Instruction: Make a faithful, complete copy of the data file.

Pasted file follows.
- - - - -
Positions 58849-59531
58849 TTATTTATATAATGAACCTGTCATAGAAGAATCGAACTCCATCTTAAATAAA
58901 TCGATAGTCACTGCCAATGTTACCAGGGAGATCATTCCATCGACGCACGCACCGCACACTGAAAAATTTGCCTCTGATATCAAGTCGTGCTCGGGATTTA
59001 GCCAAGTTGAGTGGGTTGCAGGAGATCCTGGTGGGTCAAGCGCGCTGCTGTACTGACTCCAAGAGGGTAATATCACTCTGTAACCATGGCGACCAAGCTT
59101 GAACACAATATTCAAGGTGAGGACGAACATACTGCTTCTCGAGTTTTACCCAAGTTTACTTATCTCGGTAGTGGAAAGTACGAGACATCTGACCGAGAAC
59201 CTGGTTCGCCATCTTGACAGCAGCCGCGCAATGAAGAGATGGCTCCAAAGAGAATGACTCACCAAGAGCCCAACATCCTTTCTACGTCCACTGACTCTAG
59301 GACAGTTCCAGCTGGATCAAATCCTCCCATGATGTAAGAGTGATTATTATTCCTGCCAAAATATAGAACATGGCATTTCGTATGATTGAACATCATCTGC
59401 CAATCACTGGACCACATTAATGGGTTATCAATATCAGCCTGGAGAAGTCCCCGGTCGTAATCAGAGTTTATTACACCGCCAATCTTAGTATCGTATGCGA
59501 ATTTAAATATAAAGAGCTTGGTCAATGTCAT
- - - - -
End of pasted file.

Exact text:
Positions 58849-59531
58849 TTATTTATATAATGAACCTGTCATAGAAGAATCGAACTCCATCTTAAATAAA
58901 TCGATAGTCACTGCCAATGTTACCAGGGAGATCATTCCATCGACGCACGCACCGCACACTGAAAAATTTGCCTCTGATATCAAGTCGTGCTCGGGATTTA
59001 GCCAAGTTGAGTGGGTTGCAGGAGATCCTGGTGGGTCAAGCGCGCTGCTGTACTGACTCCAAGAGGGTAATATCACTCTGTAACCATGGCGACCAAGCTT
59101 GAACACAATATTCAAGGTGAGGACGAACATACTGCTTCTCGAGTTTTACCCAAGTTTACTTATCTCGGTAGTGGAAAGTACGAGACATCTGACCGAGAAC
59201 CTGGTTCGCCATCTTGACAGCAGCCGCGCAATGAAGAGATGGCTCCAAAGAGAATGACTCACCAAGAGCCCAACATCCTTTCTACGTCCACTGACTCTAG
59301 GACAGTTCCAGCTGGATCAAATCCTCCCATGATGTAAGAGTGATTATTATTCCTGCCAAAATATAGAACATGGCATTTCGTATGATTGAACATCATCTGC
59401 CAATCACTGGACCACATTAATGGGTTATCAATATCAGCCTGGAGAAGTCCCCGGTCGTAATCAGAGTTTATTACACCGCCAATCTTAGTATCGTATGCGA
59501 ATTTAAATATAAAGAGCTTGGTCAATGTCAT